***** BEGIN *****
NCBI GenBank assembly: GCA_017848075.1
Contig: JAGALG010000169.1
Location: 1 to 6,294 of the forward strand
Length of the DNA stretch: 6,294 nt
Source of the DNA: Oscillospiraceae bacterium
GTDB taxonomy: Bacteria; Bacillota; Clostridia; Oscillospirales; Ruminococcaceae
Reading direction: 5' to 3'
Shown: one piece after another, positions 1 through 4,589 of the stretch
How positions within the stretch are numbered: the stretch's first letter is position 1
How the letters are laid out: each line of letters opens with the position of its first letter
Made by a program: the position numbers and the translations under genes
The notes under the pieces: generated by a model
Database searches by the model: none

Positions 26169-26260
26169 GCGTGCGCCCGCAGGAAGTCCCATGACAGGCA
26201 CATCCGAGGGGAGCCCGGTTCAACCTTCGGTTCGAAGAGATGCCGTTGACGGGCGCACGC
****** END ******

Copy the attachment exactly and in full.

NCBI GenBank assembly: GCA_017848075.1
Contig: JAGALG010000169.1
Location: 1 to 6,294 of the forward strand
Length of the DNA stretch: 6,294 nt
Source of the DNA: Oscillospiraceae bacterium
GTDB taxonomy: Bacteria; Bacillota; Clostridia; Oscillospirales; Ruminococcaceae
Reading direction: 5' to 3'
Shown: one piece after another, positions 1 through 4,589 of the stretch
How positions within the stretch are numbered: the stretch's first letter is position 1
How the letters are laid out: each line of letters opens with the position of its first letter
Made by a program: the position numbers and the translations under genes
The notes under the pieces: generated by a model
Database searches by the model: none

Positions 26169-26260
26169 GCGTGCGCCCGCAGGAAGTCCCATGACAGGCA
26201 CATCCGAGGGGAGCCCGGTTCAACCTTCGGTTCGAAGAGATGCCGTTGACGGGCGCACGC